The Roots of American Communism, by Theodore Draper; The I.W.W., by Paul Brissenden
Much respectable opinion to the contrary notwithstanding, the American Communist party did not spring fully armed from the head of Lenin. It was the natural, if illegitimate, offspring of a union between Russian Bolshevism and an indigenous American radical movement which almost died in the act of childbirth. Each parent contributed something to the lineaments of American Communism, though its resemblance to the traditional American left has tended to be that of a caricature.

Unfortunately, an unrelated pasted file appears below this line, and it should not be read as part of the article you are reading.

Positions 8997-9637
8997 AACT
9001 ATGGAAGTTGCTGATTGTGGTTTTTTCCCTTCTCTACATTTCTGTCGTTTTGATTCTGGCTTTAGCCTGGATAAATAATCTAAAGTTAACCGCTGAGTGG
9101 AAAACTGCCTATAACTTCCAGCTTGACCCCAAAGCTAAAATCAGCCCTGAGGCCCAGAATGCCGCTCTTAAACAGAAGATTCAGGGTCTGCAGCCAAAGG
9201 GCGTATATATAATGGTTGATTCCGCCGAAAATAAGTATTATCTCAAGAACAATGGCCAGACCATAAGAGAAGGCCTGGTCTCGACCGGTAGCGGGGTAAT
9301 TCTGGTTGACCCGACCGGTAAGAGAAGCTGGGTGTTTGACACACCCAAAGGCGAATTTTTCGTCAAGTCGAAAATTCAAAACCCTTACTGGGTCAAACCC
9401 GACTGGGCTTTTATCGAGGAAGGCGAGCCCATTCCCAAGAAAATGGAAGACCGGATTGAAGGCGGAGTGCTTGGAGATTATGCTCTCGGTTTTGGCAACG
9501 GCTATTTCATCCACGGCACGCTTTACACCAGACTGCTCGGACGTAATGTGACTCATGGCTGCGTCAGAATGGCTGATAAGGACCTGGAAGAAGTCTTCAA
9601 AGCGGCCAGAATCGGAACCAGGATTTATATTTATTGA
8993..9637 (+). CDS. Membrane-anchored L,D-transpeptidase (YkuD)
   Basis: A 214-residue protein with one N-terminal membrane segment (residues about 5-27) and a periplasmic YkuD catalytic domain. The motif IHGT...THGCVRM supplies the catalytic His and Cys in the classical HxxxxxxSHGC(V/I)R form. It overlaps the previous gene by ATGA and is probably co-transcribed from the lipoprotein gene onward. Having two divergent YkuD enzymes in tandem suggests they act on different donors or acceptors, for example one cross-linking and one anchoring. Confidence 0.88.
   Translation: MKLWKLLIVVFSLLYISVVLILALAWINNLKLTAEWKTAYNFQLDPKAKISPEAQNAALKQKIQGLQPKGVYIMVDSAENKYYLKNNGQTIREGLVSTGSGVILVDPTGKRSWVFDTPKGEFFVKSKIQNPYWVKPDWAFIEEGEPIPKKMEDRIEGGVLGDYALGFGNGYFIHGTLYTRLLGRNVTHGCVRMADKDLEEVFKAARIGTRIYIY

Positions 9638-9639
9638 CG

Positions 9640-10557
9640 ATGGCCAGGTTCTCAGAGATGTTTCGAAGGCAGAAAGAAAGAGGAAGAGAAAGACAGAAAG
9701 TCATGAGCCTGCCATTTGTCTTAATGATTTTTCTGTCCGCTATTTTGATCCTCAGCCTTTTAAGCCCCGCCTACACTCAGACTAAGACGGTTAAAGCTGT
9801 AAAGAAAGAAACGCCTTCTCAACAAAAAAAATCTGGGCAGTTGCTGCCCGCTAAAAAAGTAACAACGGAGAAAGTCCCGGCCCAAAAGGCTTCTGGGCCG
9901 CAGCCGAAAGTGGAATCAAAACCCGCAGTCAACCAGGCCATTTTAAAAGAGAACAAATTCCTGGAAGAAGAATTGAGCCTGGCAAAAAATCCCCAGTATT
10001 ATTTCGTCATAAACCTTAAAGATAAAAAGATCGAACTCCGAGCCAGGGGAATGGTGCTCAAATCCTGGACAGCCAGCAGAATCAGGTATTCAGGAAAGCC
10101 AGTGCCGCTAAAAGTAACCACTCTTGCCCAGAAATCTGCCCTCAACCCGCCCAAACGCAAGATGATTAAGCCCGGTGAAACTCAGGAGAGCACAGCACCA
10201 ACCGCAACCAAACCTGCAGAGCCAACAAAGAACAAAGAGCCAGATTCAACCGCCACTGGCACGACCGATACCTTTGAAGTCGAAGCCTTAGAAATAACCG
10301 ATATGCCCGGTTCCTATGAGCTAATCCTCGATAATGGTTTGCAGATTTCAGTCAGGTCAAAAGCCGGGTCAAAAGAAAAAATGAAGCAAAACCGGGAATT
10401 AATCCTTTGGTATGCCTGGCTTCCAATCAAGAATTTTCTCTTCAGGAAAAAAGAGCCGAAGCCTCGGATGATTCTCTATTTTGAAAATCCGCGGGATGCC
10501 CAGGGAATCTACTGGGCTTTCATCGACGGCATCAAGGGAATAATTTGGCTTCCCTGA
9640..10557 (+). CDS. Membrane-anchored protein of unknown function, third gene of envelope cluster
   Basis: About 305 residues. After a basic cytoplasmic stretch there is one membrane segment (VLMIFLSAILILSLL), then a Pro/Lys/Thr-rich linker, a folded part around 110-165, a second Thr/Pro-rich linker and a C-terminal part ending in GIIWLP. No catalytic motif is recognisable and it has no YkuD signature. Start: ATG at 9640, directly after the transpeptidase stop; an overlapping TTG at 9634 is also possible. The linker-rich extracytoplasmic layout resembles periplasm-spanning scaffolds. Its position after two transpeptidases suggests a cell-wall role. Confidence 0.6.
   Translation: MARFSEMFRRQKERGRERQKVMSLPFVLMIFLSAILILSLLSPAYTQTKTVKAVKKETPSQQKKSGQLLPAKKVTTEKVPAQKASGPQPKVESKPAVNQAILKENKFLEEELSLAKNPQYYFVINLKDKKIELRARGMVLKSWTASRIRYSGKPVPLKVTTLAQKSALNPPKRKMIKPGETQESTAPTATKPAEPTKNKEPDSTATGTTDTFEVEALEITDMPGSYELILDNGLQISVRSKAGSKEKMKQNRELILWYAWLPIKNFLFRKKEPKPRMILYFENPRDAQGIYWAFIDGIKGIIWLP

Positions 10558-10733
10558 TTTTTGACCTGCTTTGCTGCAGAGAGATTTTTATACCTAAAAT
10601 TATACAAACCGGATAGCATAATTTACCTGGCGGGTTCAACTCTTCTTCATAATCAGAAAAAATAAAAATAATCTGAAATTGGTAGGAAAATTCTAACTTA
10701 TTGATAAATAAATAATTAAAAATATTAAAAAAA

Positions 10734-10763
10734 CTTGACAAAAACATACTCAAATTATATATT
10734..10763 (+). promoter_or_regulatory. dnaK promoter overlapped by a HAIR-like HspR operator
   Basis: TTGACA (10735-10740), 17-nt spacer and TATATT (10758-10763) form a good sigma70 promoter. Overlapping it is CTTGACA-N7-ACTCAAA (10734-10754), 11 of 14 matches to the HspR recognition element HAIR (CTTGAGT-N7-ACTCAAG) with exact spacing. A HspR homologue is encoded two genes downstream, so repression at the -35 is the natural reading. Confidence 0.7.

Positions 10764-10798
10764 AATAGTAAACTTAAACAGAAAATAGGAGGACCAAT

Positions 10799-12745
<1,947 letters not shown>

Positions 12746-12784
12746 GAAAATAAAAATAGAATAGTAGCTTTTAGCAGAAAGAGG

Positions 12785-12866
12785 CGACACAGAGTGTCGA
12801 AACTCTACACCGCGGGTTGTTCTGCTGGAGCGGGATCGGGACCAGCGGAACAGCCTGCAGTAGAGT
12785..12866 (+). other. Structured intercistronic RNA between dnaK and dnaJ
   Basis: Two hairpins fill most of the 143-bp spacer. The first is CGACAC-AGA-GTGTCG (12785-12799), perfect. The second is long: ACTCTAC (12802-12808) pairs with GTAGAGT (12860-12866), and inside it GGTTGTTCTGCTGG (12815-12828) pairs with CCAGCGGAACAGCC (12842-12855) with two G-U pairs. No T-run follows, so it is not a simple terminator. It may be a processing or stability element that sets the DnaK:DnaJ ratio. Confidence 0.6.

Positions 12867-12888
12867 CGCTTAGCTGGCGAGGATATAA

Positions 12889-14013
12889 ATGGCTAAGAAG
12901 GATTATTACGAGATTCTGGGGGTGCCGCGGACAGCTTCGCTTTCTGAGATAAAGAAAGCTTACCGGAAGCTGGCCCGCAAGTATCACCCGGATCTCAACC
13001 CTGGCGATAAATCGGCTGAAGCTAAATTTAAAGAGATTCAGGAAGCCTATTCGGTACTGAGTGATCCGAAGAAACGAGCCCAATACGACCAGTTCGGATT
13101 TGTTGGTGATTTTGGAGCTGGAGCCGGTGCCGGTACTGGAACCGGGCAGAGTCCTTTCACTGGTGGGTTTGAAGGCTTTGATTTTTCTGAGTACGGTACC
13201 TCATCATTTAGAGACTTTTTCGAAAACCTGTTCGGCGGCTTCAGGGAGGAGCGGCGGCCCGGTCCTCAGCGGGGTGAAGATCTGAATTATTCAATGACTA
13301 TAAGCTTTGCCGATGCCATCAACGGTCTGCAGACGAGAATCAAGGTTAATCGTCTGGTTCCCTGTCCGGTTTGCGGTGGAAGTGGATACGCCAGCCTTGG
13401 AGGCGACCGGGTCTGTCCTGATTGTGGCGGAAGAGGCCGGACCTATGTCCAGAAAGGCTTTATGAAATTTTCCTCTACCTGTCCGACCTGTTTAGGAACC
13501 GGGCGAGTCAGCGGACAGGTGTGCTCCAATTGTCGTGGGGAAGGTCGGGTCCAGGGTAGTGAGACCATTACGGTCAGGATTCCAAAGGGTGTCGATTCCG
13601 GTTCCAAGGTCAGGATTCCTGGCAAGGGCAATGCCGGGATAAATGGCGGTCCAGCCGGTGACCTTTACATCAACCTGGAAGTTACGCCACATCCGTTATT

To get a sense of the basic alteration that Communism wrought in American radicalism, it is advisable to read Brissenden’s classic study of the IWW (an organization that more or less represented the culmination of the native radical tradition), now reprinted thirty-eight years after its first appearance, together with Draper’s history of the birth of the Communist movement in this country. The latter is the first comprehensive account of how Russian and American factors combined to produce a domestic Communist movement. After a discussion of American radicalism before November 1917, Draper describes the process by which, under the aegis of Moscow, the Communist party in its present form emerged from a complex series of fissions, mergers, and reorganizations. While much of the earlier part of the book covers material which has also been treated by Brissenden—and by Daniel Bell and David Shannon in their studies of the Socialist party—Draper’s discussion of the early development of the Communist movement forms a unique contribution.
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